We were also told that the troublemaker agent was a desk jockey from the home office up in the hinterlands to train the local staff, so you may even find trouble in an airport where the majority of the staff are comfortable with hunters.

  8. Ammunition (depending on caliber) does NOT have to be carried in a separate case from the firearm. It may be in the case but must be in the factory containers or in magazines.

    From the TSA website link you provided:

    Travelers must securely pack any ammunition in fiber (such as cardboard), wood or metal boxes or other packaging specifically designed to carry small amounts of ammunition.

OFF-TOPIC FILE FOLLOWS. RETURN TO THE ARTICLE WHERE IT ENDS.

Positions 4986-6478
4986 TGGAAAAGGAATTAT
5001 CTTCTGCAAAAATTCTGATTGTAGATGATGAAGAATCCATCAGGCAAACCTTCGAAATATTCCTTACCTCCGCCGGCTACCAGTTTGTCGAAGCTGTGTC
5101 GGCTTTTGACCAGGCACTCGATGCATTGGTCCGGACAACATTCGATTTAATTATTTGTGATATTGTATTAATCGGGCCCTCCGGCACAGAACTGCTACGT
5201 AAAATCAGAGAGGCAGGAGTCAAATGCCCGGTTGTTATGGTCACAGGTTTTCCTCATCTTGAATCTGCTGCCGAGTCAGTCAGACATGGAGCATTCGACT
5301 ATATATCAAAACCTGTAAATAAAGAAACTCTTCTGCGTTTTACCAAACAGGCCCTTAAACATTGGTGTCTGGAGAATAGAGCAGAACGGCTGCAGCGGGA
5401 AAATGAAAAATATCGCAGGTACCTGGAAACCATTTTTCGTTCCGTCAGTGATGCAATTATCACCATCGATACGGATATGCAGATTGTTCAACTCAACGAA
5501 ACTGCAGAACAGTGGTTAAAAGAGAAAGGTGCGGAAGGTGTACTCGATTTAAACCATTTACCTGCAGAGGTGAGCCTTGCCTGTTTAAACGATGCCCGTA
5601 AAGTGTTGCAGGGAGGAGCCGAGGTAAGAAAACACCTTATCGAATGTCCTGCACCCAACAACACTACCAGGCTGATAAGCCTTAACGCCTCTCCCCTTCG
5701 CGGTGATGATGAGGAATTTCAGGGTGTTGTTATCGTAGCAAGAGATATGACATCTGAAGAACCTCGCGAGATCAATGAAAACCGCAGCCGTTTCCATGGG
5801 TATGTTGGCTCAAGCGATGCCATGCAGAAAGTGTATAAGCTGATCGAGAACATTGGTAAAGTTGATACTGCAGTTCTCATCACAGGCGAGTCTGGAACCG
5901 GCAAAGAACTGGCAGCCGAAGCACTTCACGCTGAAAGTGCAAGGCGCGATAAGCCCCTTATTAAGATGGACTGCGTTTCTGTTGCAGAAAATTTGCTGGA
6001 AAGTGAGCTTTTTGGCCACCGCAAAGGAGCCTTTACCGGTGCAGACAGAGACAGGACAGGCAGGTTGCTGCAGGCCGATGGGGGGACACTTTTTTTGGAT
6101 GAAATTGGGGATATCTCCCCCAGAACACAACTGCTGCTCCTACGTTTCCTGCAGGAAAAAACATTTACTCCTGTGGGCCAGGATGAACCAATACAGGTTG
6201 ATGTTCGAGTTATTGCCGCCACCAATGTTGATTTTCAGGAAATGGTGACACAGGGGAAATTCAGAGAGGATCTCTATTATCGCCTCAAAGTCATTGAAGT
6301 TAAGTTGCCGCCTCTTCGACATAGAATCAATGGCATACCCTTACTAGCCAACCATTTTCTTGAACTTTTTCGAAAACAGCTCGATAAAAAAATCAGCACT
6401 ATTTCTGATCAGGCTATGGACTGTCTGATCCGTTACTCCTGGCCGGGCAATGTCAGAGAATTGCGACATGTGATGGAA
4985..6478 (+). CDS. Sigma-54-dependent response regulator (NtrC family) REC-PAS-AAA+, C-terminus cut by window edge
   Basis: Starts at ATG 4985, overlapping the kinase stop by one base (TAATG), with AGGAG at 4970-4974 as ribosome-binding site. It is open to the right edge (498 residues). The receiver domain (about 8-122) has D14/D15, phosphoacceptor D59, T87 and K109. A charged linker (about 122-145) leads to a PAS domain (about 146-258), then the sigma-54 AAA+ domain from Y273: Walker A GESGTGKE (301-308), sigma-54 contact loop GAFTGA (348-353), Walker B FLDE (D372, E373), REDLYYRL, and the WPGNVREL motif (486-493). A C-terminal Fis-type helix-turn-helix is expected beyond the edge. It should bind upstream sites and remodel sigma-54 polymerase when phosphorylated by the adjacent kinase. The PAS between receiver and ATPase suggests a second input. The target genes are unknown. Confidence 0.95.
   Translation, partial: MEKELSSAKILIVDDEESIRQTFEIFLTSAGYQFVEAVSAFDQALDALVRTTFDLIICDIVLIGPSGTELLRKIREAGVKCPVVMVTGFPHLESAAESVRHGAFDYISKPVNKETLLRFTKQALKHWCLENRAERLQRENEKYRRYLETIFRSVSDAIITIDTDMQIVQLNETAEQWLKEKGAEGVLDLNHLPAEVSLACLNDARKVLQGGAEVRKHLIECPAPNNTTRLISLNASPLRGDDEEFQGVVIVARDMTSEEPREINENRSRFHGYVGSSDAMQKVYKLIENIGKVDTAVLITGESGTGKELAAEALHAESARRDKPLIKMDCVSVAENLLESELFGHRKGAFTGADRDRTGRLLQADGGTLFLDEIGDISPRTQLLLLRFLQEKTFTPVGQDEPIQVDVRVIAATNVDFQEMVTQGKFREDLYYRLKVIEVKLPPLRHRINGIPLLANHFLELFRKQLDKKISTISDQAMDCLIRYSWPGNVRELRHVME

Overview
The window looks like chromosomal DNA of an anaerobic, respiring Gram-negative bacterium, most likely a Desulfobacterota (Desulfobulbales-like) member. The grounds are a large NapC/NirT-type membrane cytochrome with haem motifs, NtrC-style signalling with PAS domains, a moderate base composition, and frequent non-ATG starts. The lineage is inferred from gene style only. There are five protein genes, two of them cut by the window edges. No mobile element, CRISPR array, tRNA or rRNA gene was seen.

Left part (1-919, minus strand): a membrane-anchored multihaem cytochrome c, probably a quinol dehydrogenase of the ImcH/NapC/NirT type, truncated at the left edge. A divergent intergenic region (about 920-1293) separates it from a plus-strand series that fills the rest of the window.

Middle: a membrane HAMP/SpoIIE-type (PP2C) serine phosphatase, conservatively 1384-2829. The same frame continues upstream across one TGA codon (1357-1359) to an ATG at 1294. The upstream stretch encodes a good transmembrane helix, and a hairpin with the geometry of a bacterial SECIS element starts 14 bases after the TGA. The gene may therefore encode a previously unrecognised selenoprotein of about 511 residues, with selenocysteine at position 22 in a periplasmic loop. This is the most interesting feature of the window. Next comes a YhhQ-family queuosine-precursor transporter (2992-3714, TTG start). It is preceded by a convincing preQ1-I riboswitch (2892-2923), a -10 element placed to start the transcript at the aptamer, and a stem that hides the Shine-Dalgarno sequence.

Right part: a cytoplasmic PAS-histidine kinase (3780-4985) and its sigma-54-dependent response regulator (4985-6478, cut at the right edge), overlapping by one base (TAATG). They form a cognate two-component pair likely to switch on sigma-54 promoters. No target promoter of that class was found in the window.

Small arms ammunition, including ammunition not exceeding .75 caliber for a rifle or pistol and shotgun shells of any gauge, may be carried in the same hard-sided case as the firearm, as long as it follows the packing guidelines described above.

  9. Nice article, Lisa. I might add that for non-firearm articles (especially when traveling to a foreign country) don’t leave any valuables in your checked baggage, even though the baggage has locks. TSA people, foreign or domestic, have keys that are compatible with modern baggage’s locks. The locks can be easily opened by TSA, and not all TSA workers are honest. Take cameras, etc., with you on your flight. I know from experience on a trip to China. My checked baggage was rifled by some Chinese worker and a few somewhat valuable articles were stolen.

  10. In my very YOUNGER years I was raised in the south, and taught from a very young age the SECRET words that got attention and respect. They are PLEASE, THANK YOU, SIR and MA’AM WHILE SMILING AND LOOKING THEM IN THE EYE. Try it, it works ! ! ! ! At age 64 I still use them.